Porsche & Why Racing Matters

The element of racing is essential to the creation of better-performing vehicles, whether that performance is measured in speed or efficiency.

Most people in this industry have an interest in motorsports to a varying degree.  Yet that degree is never zero.  If you’re going to be involved in designing, engineering, making, or supervising the development of cars, trucks and even the components that go into them, you have a bit of fuel in your blood and are likely, at the very least, to pause while running through the TV channels when a race of some kind appears, or at the very most, you’ve managed to get yourself assigned to a racing program in some way, shape or form.

Over the years I’ve talked to numerous people who work for OEMs and suppliers who are affiliated with racing programs.  Invariably, there is a point made that the pressures of racing result in a different mindset that can be brought back to the office or factory, a mindset where speed matters.

Another thing that comes up is technology.  And again, racing often teaches people how to do things quickly and technologically, often with comparatively limited resources.  (As for that last point: No, I’ve not talked to a whole lot of people working on Formula One programs.)

But one of the most fascinating explanations of the intersection of race cars and street cars comes from an interview with Dr. Frank-Steffen Walliser, 45, Head of Porsche Motorsport, who is responsible for the worldwide GT motorsport activities and for GT production sports cars.

Listen:

“The transfer of technology is important and Porsche is one of the few sports car manufacturers that doesn’t do this for marketing reasons. Motorsport is an essential driving force behind new technologies. An example: We contest GT racing with restrictors, in other words the air intake of the engines is restricted. If I want a lot of power this can only be achieved through reducing internal friction and a high level of efficiency. We’ve gained a lot of experience over recent years, especially with the normally aspirated engine, and you notice this one-to-one with our road-going engine. A great deal of ideas flow from motor racing into our production cars. The lateral air intakes, for instance, were tried in the GT race car and then transferred to the 911 GT3 RS. The same goes for the aerodynamic components like the position and size of the rear wing. The central front air vent and various efficiency measures in the engine, for example the high-rev concept, come from the race car. Because it’s the very same employees who build the road-going and race vehicles, a kind of natural technology transfer takes place. The colleagues do not forget what they did on the race car, but carry this know-how over to the street car and try out things they believe might also work.”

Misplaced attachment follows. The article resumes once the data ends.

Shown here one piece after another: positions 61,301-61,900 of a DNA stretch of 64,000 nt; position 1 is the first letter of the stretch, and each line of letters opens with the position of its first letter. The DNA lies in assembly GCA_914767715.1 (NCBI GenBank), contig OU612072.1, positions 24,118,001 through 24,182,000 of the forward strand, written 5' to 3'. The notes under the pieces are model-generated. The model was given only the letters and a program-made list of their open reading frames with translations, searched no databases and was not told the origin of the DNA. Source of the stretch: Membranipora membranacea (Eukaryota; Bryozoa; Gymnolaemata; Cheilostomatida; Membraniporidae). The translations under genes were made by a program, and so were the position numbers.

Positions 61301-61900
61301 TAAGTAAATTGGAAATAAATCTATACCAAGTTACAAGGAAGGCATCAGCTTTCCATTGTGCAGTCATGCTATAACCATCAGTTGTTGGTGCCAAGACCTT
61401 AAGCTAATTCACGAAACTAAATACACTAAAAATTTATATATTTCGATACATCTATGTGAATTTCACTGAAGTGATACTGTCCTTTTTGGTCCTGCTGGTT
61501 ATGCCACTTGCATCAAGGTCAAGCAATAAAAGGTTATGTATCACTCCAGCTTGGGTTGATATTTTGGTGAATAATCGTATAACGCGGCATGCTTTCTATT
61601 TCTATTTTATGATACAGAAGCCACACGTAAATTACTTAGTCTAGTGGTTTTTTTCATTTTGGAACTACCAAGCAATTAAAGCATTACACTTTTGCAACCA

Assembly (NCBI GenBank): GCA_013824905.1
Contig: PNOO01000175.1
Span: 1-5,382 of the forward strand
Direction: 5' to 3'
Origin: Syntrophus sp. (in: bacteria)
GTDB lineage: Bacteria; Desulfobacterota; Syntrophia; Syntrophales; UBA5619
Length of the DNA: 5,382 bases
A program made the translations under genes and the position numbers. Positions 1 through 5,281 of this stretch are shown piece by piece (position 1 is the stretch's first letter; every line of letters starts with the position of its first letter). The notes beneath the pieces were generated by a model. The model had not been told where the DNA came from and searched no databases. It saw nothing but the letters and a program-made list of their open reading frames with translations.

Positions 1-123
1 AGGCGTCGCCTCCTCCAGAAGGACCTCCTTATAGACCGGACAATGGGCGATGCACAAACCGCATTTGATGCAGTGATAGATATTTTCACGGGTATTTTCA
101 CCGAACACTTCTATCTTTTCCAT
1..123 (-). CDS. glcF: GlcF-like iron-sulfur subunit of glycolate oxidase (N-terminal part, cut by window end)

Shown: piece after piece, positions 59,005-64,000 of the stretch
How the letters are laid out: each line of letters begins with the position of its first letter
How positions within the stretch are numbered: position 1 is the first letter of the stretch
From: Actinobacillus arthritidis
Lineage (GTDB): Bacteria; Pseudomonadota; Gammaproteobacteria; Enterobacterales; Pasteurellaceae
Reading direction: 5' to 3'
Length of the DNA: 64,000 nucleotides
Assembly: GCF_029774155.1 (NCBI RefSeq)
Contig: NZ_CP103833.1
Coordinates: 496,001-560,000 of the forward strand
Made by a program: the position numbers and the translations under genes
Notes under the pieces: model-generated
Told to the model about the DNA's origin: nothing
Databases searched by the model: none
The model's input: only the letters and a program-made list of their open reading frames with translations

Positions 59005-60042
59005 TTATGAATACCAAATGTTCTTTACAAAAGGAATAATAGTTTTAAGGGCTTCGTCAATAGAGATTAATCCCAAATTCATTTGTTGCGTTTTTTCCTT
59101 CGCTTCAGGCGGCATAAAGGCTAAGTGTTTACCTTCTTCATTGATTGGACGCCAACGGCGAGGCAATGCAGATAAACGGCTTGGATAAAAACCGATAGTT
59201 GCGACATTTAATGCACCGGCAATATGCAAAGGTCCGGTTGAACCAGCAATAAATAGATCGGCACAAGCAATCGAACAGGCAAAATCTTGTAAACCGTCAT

Walliser went on to note how there is tech transfer from production cars to motorsports, citing the example of direct injection.  What’s more, he emphasized that there needs to be coordination and cooperation between groups from both sides: “The intensive exchange between colleagues from motorsport and production development is everyday practice for us. In the motorsport department we have a great interest, of course, in ensuring that as many components as possible are realized in the basis car. In turn, the colleagues from production development are keen to participate in the experiences from motor racing and adopt appropriate measures into the production car.”

In the case of Porsche, at least, better race cars can result in better road cars.

While it is easy to imagine how a GT race car can become a 911 GT3 RS, realize that Porsche also produces SUVs: stylish though they may be, Macans and Cayennes are not 911s or Boxsters.  However, through June, the truck part of the brand sold more than the car side in the U.S., 14,251 vs. 10,887.

It is that superb engineering and execution that are essential to what a Porsche is, whether it is racing or taking kids to soccer practice.

And arguably, the element of racing is essential to the creation of better-performing vehicles, whether that performance is measured in speed or efficiency.